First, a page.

One company’s successful approach to gender balance
In an industry where 10-15% of staff are women, the InfoSec team at Akamai—a cybersecurity, content-delivery network and cloud-service provider—is now 40% women. Driving that change—from 28% two years ago—took only a few, simple practices that might work in many other organizations. We drove those changes in partnership between the talent-acquisition team and the hiring managers; they could have been driven from either side of the organization. Hiring isn’t the only area that needs attention, of course; career development and an inclusive work environment are critical to retaining the staff you attract. But if you don’t attract them in the first place, that’s a challenge.
Engaging the hiring managers, with support from upper management, is critical. They’re the front line, and the ones who have the most visibility into problems, and the ability to change. Start them with a simple question: “What does your hiring pipeline look like?” There’s a good chance that many managers haven’t looked in depth at the demographics of their recruiting pipeline, from application through screening through interviews. This gives you an opportunity to identify where bias or discrimination exists in the recruiting process, but, just as importantly, it can get those managers on board in understanding if the challenges exist before the recruiting process starts. When we did this for our team, it was pretty clear that our bigger challenge was in the pipeline; we were hiring women at the same rate they applied, but they weren’t applying at the rate we wanted.
So, we needed to source our applicants from a wider population than we had been approaching. We experimented with a number of different steps to do so, and all of them had some success. Our clear goal was to hire great people, who would both fit into and help improve our team’s culture and capabilities, but to have a demographic a bit more reflective of the wider population. We recognized that, in many ways, recruiters have to passively accept the candidates that apply. So, our task became more subtle: How do we get a wider variety of people to apply? Better marketing seemed like an answer, and our core marketing artifact was the job description.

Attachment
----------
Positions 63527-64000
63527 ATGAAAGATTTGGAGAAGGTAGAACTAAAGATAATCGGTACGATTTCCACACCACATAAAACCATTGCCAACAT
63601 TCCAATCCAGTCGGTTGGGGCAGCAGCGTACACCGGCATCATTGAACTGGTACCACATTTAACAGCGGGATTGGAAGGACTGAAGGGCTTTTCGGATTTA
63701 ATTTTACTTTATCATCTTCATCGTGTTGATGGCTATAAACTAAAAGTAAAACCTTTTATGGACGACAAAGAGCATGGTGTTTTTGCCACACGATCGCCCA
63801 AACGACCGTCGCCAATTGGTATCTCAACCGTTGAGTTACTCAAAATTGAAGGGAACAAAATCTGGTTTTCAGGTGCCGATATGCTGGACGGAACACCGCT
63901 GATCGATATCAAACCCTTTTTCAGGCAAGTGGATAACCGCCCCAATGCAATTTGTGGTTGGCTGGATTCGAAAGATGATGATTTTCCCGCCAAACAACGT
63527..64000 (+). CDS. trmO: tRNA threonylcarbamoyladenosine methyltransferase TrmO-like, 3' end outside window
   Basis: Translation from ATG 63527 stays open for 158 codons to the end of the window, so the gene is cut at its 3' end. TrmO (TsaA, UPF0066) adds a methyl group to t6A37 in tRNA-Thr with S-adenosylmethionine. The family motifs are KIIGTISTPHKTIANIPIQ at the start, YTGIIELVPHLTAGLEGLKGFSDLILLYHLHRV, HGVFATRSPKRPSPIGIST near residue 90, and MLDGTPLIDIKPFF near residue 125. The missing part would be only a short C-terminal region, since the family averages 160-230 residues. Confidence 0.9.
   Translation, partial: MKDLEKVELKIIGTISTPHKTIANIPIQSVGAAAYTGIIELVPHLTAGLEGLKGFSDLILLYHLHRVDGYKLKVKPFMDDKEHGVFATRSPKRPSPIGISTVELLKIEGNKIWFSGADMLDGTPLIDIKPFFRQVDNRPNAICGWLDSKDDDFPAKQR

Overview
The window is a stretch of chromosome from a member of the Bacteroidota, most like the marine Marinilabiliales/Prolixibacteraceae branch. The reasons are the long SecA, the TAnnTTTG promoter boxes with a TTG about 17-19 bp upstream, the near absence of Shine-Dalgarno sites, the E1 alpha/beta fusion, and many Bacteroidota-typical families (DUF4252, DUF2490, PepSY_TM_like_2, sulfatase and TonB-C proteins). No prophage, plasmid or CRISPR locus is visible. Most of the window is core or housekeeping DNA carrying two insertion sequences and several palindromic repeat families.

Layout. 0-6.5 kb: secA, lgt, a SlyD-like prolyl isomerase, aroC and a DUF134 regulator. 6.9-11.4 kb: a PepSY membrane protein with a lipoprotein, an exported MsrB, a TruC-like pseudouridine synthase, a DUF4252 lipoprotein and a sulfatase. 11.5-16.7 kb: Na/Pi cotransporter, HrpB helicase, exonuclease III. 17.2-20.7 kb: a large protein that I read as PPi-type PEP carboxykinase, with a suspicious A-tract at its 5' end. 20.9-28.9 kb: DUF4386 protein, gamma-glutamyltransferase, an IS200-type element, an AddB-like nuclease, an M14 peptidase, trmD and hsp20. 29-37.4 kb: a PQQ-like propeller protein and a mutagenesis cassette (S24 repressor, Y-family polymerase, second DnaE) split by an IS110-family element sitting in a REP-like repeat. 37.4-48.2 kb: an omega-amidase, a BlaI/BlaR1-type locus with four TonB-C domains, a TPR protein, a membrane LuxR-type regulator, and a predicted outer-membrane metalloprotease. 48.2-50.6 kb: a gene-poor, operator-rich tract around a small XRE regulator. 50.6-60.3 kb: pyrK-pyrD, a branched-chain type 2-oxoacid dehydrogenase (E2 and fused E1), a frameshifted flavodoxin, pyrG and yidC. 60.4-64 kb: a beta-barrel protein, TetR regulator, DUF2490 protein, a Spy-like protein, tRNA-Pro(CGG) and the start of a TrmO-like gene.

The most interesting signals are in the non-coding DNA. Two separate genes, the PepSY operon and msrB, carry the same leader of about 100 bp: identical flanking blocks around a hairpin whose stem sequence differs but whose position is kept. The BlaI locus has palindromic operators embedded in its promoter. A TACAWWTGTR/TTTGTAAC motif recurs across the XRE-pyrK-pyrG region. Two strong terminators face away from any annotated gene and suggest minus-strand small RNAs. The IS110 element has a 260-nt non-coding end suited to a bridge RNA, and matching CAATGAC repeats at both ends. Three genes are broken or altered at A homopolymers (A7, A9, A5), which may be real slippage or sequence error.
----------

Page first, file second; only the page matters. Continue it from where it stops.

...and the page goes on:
Improving the job descriptions was both easier, and harder, than you might expect. One step was to reduce the number of required qualifications on positions; there is an increasing set of evidence that unnecessary qualifications correlate with fewer women applying for a position. Some of those can’t just easily be eliminated (for instance, degree requirements), because they are tied to criteria for visa eligibility for certain job families. But the language in the job descriptions can also be challenging, so some of our managers experimented with looking for subtle, gender-coded language to alter.
Another area we addressed was looking outside the security industry. A challenge that many security teams have is that, when they’re small, they have to hire people who can do anything and everything. For a three- or five-person team, that makes sense—you absolutely need an architect who can engage deeply about distributed-systems design with principal engineers, then pivot to program manage across multiple engineering leaders a safety initiative, and then walk into a customer executive meeting and manage a team on the side. But as a team grows, that breadth and depth isn’t necessary across the board (although it can be a career aspiration). What was interesting to realize is that, often, the needed depth in a position isn’t in a traditional “security” skill.
Our InfoSec team, like many, has positions that look more like “librarian” or “journalist.” Rather than hiring deep security experts, and trying to teach them those skills, we’ve hired actual librarians and journalists. Those are shrinking career fields, so there are skilled professionals available. Targeting those folks, directly and indirectly, has given us access to new populations; and some of those career fields have very different demographics from the security norms.
We wanted to be more active. One step was to open up our pipeline into new environments. We could take advantage of the Akamai Technical Academy program, which generally produces more candidates who are women, minorities and veterans. The ATA candidates also tend to bring in new and fresh perspectives from other career areas, which only made the team stronger.
These ideas are all about the hiring pipeline, but that isn’t the only area to work on! Building an inclusive culture to improve retention, developing your existing staff and having a flexible and accommodating environment are all important areas to pay attention to.
But our team made it past 40%. And that’s great progress.
Andy Ellis is chief security officer at Akamai.